The CSP has argued for significant changes to Scotland’s draft Health and Care Staffing Bill, to ensure it leads to safe, effective and sustainable care for patients.
Sally Gosling, CSP assistant director of practice and development, gave evidence to the Scottish Parliament today to outline the society’s concerns about the proposed legislation.
Speaking to a committee of MPs, she explained that the legislation could have unintended consequences and adversely affect patient care.
‘This legislation has risks for the quality of care provided to patients, in terms of both patient experience and patient outcomes,’ Dr Gosling said.
‘It risks focusing staffing levels legislation on one part of the workforce, while potentially depleting other parts of the workforce and adding to staff workloads in unhelpful and unintended ways.
‘It also assumes that looking at staffing levels in isolation will make a difference to the quality of care.
‘But we believe that a multidisciplinary team approach has to be taken to staffing levels, and looking at staffing levels in isolation cannot address these needs.’
Risk of distracting resources
In addition, the committee heard that the draft proposals might lead to services striving to demonstrate compliance with the legislation, rather than targeted their resources to address fundamental issues and needs.
‘The legislation risks being a distraction and could create bureaucracy, by investing staff time - for those staffing groups that would fall under the legislation - in gathering data about activity, but without a real focus about what the benefit of that would be.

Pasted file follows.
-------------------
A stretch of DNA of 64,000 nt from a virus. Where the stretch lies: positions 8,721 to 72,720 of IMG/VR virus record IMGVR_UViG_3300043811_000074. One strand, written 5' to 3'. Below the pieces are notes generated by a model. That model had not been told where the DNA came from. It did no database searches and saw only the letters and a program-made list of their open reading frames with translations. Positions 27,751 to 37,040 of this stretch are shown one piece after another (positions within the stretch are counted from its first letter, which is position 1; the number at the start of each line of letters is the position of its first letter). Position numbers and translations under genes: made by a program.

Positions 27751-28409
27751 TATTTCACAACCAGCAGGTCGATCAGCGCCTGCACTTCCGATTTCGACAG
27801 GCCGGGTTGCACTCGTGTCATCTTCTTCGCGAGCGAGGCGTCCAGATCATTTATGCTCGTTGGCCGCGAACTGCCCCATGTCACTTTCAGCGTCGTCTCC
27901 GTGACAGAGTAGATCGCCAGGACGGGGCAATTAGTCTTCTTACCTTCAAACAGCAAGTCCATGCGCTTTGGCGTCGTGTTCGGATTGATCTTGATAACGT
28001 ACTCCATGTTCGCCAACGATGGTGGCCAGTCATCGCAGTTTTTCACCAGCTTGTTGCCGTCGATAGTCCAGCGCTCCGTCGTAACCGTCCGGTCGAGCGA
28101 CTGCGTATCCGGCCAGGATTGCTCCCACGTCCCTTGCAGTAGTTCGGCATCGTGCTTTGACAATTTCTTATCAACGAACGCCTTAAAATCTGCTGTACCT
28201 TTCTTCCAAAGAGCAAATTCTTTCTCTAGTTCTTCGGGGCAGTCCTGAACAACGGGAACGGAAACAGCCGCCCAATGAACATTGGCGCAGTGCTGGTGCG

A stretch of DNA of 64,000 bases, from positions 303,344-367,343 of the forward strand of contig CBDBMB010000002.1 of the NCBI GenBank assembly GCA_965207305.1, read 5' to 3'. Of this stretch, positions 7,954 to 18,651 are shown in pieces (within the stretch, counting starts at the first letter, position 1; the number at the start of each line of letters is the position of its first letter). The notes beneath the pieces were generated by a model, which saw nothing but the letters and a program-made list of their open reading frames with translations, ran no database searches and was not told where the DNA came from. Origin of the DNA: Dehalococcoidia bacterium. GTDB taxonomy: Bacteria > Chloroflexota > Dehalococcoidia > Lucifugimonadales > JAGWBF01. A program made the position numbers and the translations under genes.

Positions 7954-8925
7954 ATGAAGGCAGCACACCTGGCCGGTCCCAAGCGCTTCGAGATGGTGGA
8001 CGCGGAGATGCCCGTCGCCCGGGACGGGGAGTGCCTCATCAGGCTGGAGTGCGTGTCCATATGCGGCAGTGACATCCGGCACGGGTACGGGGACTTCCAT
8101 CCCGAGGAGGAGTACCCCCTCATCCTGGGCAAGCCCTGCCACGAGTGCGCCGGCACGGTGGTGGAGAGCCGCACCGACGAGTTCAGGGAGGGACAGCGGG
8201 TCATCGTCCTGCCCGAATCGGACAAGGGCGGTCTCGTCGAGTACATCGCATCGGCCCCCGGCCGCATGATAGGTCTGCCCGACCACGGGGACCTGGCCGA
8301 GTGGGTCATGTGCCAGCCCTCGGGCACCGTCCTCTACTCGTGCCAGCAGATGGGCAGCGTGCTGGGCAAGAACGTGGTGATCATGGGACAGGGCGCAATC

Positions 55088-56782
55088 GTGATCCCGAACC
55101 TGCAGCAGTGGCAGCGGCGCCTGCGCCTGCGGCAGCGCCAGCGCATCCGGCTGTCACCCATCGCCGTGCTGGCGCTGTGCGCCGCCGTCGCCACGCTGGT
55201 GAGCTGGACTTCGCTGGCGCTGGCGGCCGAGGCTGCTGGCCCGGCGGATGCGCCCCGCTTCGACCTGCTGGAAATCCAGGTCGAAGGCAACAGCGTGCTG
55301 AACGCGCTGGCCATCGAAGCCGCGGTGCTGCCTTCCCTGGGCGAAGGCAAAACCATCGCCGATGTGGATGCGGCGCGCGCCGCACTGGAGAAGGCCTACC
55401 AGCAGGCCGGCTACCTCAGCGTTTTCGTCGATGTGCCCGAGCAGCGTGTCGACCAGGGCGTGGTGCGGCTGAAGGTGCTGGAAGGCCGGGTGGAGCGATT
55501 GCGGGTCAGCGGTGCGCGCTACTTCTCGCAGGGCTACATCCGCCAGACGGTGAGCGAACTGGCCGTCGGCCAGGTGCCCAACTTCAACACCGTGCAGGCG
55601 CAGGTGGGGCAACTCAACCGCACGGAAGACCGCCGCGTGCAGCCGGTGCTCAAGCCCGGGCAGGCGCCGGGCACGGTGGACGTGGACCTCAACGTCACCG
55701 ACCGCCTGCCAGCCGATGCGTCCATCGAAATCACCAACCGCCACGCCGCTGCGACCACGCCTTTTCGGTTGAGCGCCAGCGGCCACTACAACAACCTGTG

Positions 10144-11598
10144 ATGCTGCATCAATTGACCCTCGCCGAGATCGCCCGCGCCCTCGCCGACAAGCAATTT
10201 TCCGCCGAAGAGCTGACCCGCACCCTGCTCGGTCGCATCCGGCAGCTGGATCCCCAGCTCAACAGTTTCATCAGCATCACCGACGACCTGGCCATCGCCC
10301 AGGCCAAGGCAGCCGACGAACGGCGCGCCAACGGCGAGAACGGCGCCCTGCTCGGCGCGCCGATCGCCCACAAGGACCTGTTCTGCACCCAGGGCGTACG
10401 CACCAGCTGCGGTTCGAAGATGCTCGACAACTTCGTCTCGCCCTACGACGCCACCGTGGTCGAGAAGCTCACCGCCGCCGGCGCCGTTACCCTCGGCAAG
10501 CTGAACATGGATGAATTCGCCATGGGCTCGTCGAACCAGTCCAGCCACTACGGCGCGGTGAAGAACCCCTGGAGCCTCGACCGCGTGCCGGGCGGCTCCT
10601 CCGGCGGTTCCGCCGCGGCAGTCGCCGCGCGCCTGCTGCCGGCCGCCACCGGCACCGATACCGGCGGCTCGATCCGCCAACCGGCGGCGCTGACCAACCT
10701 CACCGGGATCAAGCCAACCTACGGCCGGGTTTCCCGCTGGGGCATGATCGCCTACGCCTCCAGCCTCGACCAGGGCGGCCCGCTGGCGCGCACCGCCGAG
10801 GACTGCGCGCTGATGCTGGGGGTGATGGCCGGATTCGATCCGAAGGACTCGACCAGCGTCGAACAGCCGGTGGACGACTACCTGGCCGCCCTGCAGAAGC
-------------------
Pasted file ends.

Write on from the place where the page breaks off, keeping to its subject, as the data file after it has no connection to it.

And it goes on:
‘So it may distract resources, making them focus more on meeting the needs of the legislation, rather than actually meeting service delivery or patient needs.’
A whole systems approach
Dr Gosling also warned that the legislation could lead to ‘rigid and inflexible’ staffing systems. To avoid this, she said the CSP was suggesting that the bill should adopt a ‘whole systems approach’ to staffing levels. This would better reflect changing models of service delivery, she explained, such as moving care closer to home and integrating health and social care delivery.
‘There is a need to focus on future service models and ensure staffing is able to meet current and future staffing service delivery models - rather than being grounded in historical models,’ said Dr Gosling.
Responding to changing needs
In her closing remarks to the committee, she suggested that the bill could benefit from an increased focus on implementing strategic workforce planning and development.
‘We recognise the spirit in which the legislation has been introduced and that it is intended to enhance patient care and address issues of staff wellbeing.
‘But as it is currently couched we don’t believe it will do that. It needs to be much more responsive to changing population needs and more aligned with health and care policy.
‘So, if the legislation was to be progressed we would want to have some direct involvement in how that is done.
‘We have a lot to add to how it could be done differently, especially in line with a whole systems approach and a multidisciplinary team approach.’
The CSP previously outlined its concerns in a written submission to the committee.
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